A ritual dagger belonging to legendary occultist Aleister Crowley is to cross the block at Dreweatts in London on December 11 with a ?�10,000-15,000 ($15,687-23,531) valuation.
He regularly wore the lot as part of his garb - it appears most notably in an iconic Associated Press photograph from 1934.
Crowley became famous as the founder of Thelema during the early 1900s, a religion based on the central tenet of "do what thou wilt".
He lived a libertine lifestyle, freely indulging in sex, drugs and the occult, and became a source of fascination and repulsion in the buttoned down society of his era. Additionally he helped popularise yoga in the west.
A number of bands during the 1960s and 1970s were influenced by his writings, including the Beatles (who included him on the cover of Sgt Pepper) and Led Zeppelin.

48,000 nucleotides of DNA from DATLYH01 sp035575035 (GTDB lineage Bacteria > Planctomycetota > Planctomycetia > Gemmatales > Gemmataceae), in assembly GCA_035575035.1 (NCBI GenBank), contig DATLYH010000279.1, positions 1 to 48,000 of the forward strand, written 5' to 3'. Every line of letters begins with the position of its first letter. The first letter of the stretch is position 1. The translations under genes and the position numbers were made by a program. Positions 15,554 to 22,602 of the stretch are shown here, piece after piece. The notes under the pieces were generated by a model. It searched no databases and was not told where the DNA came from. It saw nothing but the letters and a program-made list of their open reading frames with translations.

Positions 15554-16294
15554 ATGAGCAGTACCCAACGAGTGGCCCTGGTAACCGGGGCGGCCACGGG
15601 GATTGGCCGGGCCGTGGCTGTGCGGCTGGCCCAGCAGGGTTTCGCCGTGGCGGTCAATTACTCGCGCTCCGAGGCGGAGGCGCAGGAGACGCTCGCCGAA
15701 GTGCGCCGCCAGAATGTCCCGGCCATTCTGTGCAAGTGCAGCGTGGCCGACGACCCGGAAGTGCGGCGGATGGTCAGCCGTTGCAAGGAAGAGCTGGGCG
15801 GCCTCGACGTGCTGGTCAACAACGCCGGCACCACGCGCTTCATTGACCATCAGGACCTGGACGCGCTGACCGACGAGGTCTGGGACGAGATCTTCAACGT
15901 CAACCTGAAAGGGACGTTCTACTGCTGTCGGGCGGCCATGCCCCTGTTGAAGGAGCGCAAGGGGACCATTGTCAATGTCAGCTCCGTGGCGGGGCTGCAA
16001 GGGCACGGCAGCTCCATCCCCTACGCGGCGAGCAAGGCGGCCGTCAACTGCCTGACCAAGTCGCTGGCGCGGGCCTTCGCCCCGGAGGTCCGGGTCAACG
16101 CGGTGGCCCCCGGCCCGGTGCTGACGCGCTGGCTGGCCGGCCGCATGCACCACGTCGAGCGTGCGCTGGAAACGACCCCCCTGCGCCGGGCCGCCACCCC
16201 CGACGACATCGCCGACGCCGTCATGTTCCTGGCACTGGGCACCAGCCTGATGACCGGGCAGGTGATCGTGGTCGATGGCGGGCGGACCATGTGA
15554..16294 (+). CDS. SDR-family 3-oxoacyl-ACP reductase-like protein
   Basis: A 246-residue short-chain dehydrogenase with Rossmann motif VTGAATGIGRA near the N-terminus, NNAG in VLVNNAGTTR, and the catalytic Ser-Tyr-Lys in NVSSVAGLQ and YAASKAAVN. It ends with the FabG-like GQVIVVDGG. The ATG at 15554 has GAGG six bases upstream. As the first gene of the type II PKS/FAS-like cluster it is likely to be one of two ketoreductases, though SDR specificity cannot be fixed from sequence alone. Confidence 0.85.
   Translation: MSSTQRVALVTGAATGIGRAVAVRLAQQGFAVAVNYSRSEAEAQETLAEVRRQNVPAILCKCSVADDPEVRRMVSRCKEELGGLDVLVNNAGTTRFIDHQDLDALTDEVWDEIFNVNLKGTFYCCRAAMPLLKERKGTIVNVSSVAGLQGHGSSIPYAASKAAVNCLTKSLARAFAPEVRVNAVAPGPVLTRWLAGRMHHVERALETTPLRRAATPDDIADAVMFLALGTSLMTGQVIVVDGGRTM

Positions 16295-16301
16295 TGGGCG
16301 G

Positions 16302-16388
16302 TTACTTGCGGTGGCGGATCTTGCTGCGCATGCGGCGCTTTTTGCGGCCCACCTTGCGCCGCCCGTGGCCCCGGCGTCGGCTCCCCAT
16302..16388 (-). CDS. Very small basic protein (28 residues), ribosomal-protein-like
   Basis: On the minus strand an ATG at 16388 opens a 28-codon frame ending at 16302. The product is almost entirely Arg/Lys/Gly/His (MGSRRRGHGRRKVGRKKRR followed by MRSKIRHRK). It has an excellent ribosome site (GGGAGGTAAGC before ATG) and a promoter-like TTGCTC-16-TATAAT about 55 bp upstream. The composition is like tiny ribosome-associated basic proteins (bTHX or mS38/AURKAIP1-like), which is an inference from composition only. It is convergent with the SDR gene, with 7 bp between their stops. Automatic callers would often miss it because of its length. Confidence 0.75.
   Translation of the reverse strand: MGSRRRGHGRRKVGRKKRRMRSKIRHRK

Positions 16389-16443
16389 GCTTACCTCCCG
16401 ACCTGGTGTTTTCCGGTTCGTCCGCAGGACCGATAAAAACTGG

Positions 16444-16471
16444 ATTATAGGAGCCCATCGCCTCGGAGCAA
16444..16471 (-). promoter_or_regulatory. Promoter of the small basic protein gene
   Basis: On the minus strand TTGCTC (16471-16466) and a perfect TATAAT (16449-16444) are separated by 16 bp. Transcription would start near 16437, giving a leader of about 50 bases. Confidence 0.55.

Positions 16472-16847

Also included in the sale are the robes Crowley wore in the AP photograph, which carry an estimate of ?�5,000-8,000 ($7,843-12,550).
Both the knife and the robes come from the collection of Deirde Patricia Maureen Doherty, mother of Crowley's son Aleister Ataturk.
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